Antipsychotic drugs have been the primary
psychopharmacological mainstay of treatment
for psychosis, agitation, and aggression in
Alzheimer Disease (AD) and other dementias.
Conventional antipsychotic drugs such as haloperidol have been supplanted by newer, atypical antipsychotics (risperidone [Risperdal], olanzapine [Zyprexa], quetiapine [Seroquel], ziprasidone [Geodon], aripiprazole [Abilify]), although no medication has an FDA indication for the treatment of behavioral symptoms in patients with dementia.1-5
During the past 3 years, a number of placebo-controlled clinical trials of atypical antipsychotics for behavioral symptoms have reported small treatment effect sizes coupled with adverse effects at rates that exceed those observed in placebo-treated patients.6,7 Results from some prospective randomized controlled trials of dementia and subsequent meta-analyses suggest that atypical antipsychotic pharmacotherapy is associated with an increased risk of mortal-ity and cerebrovascular adverse events (CVAEs).8,9 These developments have fueled an ongoing debate over the appropriate prescribing of antipsychotics.9-11
Widespread acceptance of atypical antipsychotics for psychosis and behavioral symptoms preceded the availability of a supportive evidence base. In light of ongoing controversies and recently published data, it is essential that clinicians understand the most current information about the use of atypical antipsychotics in patients with dementia.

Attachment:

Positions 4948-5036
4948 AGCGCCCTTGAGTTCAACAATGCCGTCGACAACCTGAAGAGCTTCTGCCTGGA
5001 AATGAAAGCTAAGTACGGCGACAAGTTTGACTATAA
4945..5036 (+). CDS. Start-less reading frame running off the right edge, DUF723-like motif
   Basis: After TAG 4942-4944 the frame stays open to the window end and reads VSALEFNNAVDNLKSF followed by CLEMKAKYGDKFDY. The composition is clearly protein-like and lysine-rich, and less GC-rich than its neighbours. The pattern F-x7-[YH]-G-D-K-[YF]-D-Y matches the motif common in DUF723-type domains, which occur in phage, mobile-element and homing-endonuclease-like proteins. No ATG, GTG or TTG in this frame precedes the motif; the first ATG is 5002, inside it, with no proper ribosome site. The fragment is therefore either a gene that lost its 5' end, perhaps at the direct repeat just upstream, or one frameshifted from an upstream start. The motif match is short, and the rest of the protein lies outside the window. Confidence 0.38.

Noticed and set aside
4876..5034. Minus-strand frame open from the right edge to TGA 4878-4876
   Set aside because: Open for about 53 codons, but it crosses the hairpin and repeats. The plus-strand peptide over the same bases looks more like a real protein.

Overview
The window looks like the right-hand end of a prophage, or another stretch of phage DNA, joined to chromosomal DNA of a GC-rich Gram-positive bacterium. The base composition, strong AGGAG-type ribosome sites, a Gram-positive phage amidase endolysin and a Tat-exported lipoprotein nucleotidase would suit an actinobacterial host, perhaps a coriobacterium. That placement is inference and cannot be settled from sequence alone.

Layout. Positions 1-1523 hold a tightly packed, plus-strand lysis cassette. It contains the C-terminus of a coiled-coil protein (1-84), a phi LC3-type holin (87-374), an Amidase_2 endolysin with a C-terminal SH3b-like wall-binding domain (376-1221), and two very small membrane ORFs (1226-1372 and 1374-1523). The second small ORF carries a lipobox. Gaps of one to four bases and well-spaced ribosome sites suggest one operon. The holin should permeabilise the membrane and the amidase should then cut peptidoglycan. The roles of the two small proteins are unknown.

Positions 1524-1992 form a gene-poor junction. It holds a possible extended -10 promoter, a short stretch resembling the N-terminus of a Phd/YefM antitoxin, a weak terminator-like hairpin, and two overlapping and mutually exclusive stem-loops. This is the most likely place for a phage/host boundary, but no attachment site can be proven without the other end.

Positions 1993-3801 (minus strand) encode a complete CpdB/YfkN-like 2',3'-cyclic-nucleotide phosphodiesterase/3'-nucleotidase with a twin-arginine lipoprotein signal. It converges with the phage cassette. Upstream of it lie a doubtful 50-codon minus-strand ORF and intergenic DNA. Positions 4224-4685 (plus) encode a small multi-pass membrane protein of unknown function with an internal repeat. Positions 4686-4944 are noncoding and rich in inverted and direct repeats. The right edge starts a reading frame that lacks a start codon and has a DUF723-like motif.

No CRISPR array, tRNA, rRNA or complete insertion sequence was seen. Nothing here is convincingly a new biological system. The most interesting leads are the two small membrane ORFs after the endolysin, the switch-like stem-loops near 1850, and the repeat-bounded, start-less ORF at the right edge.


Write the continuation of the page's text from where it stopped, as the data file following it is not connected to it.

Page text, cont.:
Clinical Antipsychotic Trials of Intervention Effectiveness-Alzheimer's Disease (CATIE-AD) was the first head-to-head, prospective, randomized, double-blind, placebo-controlled effectiveness study of atypical antipsychotic therapy in AD.7 The unique design measured outcomes associated with real-world prescribing of these medications to treat behavioral symptoms. The goal of the study was to determine the effectiveness and tolerability of 3 atypical antipsychotics (compared with placebo) in the treatment of dementia-related behavioral symptoms in patients residing in community settings. The multicenter trial was funded by the National Institute of Mental Health.
In the initial, 36-week phase of the study, outpatients with mild to severe AD and behavioral symptoms (delusions, hallucinations, aggression, agitation) of at least moderate severity were randomly selected to receive flexible dosing with olanzapine (n = 100), risperidone (n = 85), quetiapine (n = 94), or placebo (n = 142). (Aripiprazole and ziprasidone were not included in the study because they were not available in the United States at the time the trial was designed.)
The study population was moderately cognitively impaired (Mini-Mental State Examination score, 15 ± 5.8). The mean age was 77.9 ± 7.5 years. Baseline behavioral symptoms were of moderate severity (Neuropsychiatric Inventory score, 36.9 ± 18.3), and 60% of the study participants received adjunctive acetylcholinesterase inhibitor therapy at study entry.
Participants who responded adequately to therapy could continue the trial up to 36 weeks. If the physician determined that response was inadequate for any reason after the initial 2 weeks of therapy, treatment was discontinued. Patients whose therapy was discontinued could enter phase 2 of the trial wherein they would be randomly selected to receive one of the other antipsychotics or citalopram under double-blind conditions. Only phase 1 data have been published at this time.
The primary outcome was time to discontinuation of treatment for any reason in phase 1 of the study. In this study design, "time to discontinuation" was a composite outcome that incorporated the combined effects of efficacy, tolerability, and caregiver burden for each treatment condition.
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